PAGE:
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Re: Reasons why BIND isn't being upgraded

  • From: Greg A. Woods
  • Date: Fri Feb 02 02:38:58 2001

[ On Thursday, February 1, 2001 at 22:16:13 ( -0800), mdevney@teamsphere.com wrote: ]
> Subject: Re: [NANOG] Re: Reasons why BIND isn't being upgraded
>
> Out of curiosity, why?

Because (as you quoted from RFC 1035):

> The format of these files is a sequence of entries.  Entries are
> predominantly line-oriented, though parentheses can be used to continue
> a list of items across a line boundary, and text literals can contain
> CRLF within the text.  

I.e. I thought it was self-obvious.

Records are one per line unless an open parenthesis `(' or double quote
`"' is encountered in which all fields up to the closing `)' or `"' are
part of the current record even if there are intervening newlines.

What more justification do you need?

The parenthesis aren't part of the record -- they're just a way of
getting the additional values onto separate lines.  If you put all those
numbers on the same line with the rest of the record then you don't need
the parenthesis at all.  This was one of the very first lessons I
learned when I wrote my very first zone file and tried to do something
with parenthesis that didn't work like I naively expected it to.

Yes the master file format goes against the grain of modern data file
interpretations, but, well, nobody's written a new RFC and proposed that
it replace 1035 yet, so we're still stuck with it.  Personally I'd like
to at least do away with the semi-colon as the comment character, but
I'm not going to write a new RFC and push it through the IETF just for
that!  ;-)

> The only clue I can find to his reasoning is:
> Because these files are text files several special encodings are
> necessary to allow arbitrary data to be loaded.

well you might want to look at the date on RFC 1035, and even more
particularly at the dates of the RFCs it supercedes.  Back in 1983 the
tools available to deal with this kind of data were very different and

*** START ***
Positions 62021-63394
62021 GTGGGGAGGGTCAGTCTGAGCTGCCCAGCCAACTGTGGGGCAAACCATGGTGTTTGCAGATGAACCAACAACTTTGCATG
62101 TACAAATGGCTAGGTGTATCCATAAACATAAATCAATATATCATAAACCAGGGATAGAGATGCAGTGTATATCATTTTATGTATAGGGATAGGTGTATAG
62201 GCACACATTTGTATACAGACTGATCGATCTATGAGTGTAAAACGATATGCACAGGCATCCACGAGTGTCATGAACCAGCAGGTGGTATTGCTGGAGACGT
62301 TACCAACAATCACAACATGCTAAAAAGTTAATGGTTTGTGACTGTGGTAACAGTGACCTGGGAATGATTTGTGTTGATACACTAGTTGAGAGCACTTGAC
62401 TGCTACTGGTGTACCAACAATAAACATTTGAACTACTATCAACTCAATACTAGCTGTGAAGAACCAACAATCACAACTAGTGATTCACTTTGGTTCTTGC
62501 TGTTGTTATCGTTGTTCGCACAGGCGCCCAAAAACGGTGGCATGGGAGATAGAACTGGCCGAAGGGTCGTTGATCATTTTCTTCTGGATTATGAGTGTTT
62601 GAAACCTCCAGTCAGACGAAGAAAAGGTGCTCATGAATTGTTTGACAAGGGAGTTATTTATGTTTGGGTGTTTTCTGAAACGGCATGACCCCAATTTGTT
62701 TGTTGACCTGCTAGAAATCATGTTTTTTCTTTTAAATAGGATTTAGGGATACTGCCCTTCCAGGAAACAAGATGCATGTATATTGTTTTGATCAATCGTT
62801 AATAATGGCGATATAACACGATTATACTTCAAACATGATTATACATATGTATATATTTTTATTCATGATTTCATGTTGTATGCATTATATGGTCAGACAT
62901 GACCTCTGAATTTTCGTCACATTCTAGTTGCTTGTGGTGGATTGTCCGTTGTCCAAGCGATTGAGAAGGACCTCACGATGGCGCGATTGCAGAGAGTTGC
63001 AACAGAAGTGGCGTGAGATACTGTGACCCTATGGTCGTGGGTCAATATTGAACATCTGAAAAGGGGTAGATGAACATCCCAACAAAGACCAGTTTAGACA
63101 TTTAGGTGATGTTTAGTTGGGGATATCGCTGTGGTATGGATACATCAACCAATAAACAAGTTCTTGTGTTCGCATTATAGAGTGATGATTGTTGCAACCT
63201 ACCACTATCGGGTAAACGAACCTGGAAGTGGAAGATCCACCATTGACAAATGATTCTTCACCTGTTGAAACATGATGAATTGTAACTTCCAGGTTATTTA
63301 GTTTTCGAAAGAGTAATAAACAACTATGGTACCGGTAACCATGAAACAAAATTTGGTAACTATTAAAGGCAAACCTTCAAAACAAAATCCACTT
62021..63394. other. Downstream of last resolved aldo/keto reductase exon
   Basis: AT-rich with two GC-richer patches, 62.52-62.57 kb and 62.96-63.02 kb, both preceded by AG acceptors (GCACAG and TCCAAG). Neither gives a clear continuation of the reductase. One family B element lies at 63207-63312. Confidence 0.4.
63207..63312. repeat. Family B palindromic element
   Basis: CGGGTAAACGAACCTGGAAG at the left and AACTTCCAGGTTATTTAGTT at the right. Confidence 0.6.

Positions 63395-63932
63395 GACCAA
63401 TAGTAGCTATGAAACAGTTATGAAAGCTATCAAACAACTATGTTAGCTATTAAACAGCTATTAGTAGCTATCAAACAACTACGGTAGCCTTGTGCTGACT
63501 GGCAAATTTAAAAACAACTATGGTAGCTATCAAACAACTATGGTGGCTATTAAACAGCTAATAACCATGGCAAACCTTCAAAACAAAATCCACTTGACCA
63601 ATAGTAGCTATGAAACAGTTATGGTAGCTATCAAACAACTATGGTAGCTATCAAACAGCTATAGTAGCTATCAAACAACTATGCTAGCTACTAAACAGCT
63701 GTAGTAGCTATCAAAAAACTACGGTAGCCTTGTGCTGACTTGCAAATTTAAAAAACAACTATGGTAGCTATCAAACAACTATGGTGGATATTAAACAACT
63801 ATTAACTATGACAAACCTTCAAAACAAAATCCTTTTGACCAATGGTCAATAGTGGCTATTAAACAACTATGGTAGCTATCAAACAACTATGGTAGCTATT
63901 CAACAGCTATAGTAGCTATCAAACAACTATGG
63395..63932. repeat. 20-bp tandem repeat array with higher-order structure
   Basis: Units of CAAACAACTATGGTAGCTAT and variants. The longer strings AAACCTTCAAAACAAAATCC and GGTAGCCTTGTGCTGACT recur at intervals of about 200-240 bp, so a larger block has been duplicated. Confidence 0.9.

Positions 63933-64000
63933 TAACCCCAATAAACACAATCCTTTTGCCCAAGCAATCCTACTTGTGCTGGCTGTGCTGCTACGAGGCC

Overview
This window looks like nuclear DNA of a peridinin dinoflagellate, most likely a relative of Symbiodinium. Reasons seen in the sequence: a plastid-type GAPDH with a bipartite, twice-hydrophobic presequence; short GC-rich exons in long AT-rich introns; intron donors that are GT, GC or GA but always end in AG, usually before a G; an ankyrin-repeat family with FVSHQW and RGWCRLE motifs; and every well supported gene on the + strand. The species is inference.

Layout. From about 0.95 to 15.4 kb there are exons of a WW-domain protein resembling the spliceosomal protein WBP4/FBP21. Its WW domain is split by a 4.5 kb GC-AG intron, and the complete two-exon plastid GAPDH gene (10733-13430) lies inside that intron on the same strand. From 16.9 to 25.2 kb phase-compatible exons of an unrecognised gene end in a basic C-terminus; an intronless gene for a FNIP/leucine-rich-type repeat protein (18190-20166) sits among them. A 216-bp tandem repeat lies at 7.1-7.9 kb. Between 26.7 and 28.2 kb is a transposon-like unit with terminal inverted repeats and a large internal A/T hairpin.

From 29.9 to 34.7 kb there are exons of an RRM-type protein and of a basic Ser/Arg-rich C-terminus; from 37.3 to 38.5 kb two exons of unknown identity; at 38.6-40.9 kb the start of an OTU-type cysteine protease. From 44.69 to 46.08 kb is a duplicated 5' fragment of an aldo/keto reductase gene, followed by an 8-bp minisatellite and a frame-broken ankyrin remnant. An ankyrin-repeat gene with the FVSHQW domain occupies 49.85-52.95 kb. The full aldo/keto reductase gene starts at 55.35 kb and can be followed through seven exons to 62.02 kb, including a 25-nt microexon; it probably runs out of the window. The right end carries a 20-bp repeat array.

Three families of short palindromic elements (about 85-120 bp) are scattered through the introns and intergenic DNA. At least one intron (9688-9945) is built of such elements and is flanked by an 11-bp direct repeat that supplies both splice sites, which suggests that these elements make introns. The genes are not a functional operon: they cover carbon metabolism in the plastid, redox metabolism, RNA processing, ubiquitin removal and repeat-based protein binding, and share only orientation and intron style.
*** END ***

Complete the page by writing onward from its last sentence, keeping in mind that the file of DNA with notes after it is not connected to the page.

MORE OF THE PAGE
possibly much more restricted.  All the world was not yet a VAX back
then, it was still a PDP-11!  :-)

However the real clue is (again from RFC 1035):

    5.1. Format

    [[ ... ]]

    The following entries are defined:

    [[ ... ]]

        <domain-name><rr> [<comment>]

        <blank><rr> [<comment>]

    [[ ... ]]

    The last two forms represent RRs.  If an entry for an RR begins with a
    blank, then the RR is assumed to be owned by the last stated owner.  If
    an RR entry begins with a <domain-name>, then the owner name is reset.

I.e. if a line begins with whitespace then it is a new record that
defaults to having the same domain name (and class) as the previous
record.

So, a modified example like the one you've used for the SOA:

	@	IN	SOA	master	contact
				( 1 2 3 4 5 )

is interpreted as this:

	@	IN	SOA	master	contact
	@	IN	1	2	3	4	5

Now what?  Both records are broken, with missing fields for the SOA, and
an invalid type (`1') and probably too many fields for the next line!

> ...which is patently untrue, given that BIND didn't need those special
> encodings; it worked just fine without the particular one that we're all
> beyond bored of hearing about.  

Sure, BIND was OK when handling this one very special case, but since
the master file format is intended to be portable to other
implementations, the question to as is whether some other conforming
implementation could mis-interpret this kind of error and cause the zone
to be rejected, and the answer is most certainly YES!

Sure BIND could do away with support for RFC 1035 standard master file
formats, but where would that get us with so many other tools generating
and parsing these files?

> So: Why?  The fact that pre-8.3 versions of BIND will accept 
> @       IN      SOA
>                     ( ns.whomever.com

I'm not so sure they all can.  You might want to check the pre-8.x
versions before asserting this.  IIRC this sloppyness is a relatively
recent abberation in BIND.

-- 
							Greg A. Woods

+1 416 218-0098      VE3TCP      <gwoods@acm.org>      <robohack!woods>
Planix, Inc. <woods@planix.com>; Secrets of the Weird <woods@weird.com>





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